Gov. Charlie Baker has issued a tractor-trailer ban on all interstate highways starting at 6 a.m. Saturday and lasting through midnight. State officials say neighboring states are enacting similar bans.
Amtrak has modified its services in the Northeast Saturday, including significant cancellations. See the full set of changes here.
MassDOT warned that conditions could be treacherous as state officials urged residents to stay home if possible.
Most of the MBTA lines are operating on normal service schedules, though officials warned that could change depending on conditions. For details and updates, click here.
Logan Airport said to expect delays and cancellations and warned travelers to check with their airline before arrival. Hundreds of flights have been canceled due to the storm, with New York and Boston area airports the most affected.
People Take Snow in Stride on New Hampshire Seacoast
Some people in coastal New Hampshire are trying to make the best of the winter storm.
People across New England are hunkering down, but in Portsmouth, some local bars and restaurants are opening up.
"That's right, when it snows, it flows," said Marissa Rustici at Portsmouth Brewery.
The brewery is keeping normal hours Saturday and offering snow specials on four of its popular dark beers.
Head brewer John Bergeron says there's something about a storm that makes an iced cold beer even better.
"I always tend to look for the comfort of a nice pint after a long day snowed in and after coming in from shoveling," Bergeron said.
Local residents say at this point, their pre-storm chores are done, so now, they wait.
"I've got my cross-country skis ready, because I'm hoping if they don't plow too fast, I can cross-country in the street for a bit before they plow," said Colleen Kendall-Piel.
City Manager Karen Conard says those plow drivers are on top of things.
"We have ample staff, and some of them actually look forward to this," she said.
Conard says the city has been prepping for snow since summer.
"Actually, in July, we had a snow rodeo to run old and new folks through the training and new technology, so we are ready to go," Conard explained.
People are reminiscing about the last time it snowed this much in Portsmouth, when a city-wide snowball fight broke out in Market Square back in 2015.
"We will see if it comes back," Rustici said. "I saw some people online talking about it, we're hoping the snowball fight comes back."
Locals say they're feeling lucky to live in a place that makes the very best of blizzard conditions.
"You have to embrace it," said Terrence Parker. "It's just what you have to do to have fun up here in New England. It's what we have, it's what you got to love."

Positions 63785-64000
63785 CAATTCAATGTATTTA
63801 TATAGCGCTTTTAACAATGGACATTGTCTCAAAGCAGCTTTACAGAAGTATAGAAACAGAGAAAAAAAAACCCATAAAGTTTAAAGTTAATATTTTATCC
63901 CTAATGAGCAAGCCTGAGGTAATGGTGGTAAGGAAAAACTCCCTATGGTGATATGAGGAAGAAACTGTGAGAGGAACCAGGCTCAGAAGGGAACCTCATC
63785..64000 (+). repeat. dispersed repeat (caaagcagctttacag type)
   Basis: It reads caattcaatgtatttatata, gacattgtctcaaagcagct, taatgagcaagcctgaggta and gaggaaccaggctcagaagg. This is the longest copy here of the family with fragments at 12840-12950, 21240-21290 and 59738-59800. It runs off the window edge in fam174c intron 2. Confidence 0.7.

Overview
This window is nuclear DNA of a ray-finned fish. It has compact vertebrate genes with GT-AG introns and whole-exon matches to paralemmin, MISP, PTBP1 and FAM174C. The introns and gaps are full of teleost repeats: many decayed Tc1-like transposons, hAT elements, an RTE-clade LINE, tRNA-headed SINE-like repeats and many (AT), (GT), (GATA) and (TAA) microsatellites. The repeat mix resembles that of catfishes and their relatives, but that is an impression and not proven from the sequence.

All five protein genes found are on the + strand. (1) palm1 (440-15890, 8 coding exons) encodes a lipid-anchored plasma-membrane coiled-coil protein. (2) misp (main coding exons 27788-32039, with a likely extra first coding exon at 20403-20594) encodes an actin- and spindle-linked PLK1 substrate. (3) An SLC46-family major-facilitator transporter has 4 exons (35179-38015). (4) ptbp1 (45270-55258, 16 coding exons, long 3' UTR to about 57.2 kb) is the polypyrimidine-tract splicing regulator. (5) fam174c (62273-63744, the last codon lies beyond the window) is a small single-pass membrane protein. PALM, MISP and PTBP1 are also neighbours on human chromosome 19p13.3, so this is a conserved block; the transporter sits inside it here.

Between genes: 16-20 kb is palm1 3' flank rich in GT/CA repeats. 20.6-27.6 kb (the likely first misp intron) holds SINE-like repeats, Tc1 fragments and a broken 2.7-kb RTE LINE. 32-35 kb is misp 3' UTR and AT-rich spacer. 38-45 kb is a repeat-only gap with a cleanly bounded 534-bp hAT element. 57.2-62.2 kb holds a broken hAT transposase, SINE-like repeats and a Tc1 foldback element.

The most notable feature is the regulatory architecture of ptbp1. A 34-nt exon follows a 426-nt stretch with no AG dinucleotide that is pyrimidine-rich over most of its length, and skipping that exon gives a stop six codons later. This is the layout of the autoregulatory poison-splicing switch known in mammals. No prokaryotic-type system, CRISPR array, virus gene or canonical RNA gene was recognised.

A parking ban will go into effect overnight Friday.
City leaders are urging people to stay of the roads altogether on Saturday -- the only way you should be enjoying a beer at a local pub is if you can walk, snowshoe, or ski your way downtown.
Rhode Island Under a Blizzard Warning
Merrick McCormack, 51, of Cranston, Rhode Island, was among hundreds who packed a Shaw’s Supermarket in neighboring Warwick for last-minute items.
With the entire state under a blizzard warning, state officials mobilized more than 500 snow plows and Gov. Daniel McKee scrubbed a planned trip to Washington, D.C.
“I don’t fuss with storms. I know in a couple of days, we’re going to be free and clear. No need to panic,” McCormack said, flashing some New England stoicism as he unloaded his groceries.
Regional supermarket giant Stop & Shop pleaded with customers to practice restraint, warning that staffing and supply woes caused by the global pandemic will mean barer shelves and longer checkout lines.
"We ask shoppers to buy what they need and save some for their neighbors," the Quincy, Massachusetts-based grocery chain said in a statement. "Supply chain and labor challenges as a result of COVID-19 have made product availability more challenging than usual."
At Maine Hardware in Portland, a steady stream of customers stocked up on storm essentials Friday as officials took the rare step of issuing a blizzard warning.
Rick Tucker, the store’s president, said people were buying up generators, snowblowers, shovels, ice melt, sand, heaters, batteries and lanterns.
"It sounds like it’s going to be a big one," he said. "We haven’t had one of those for a while. It’s going to be fun."
The Associated Press contributed to this report.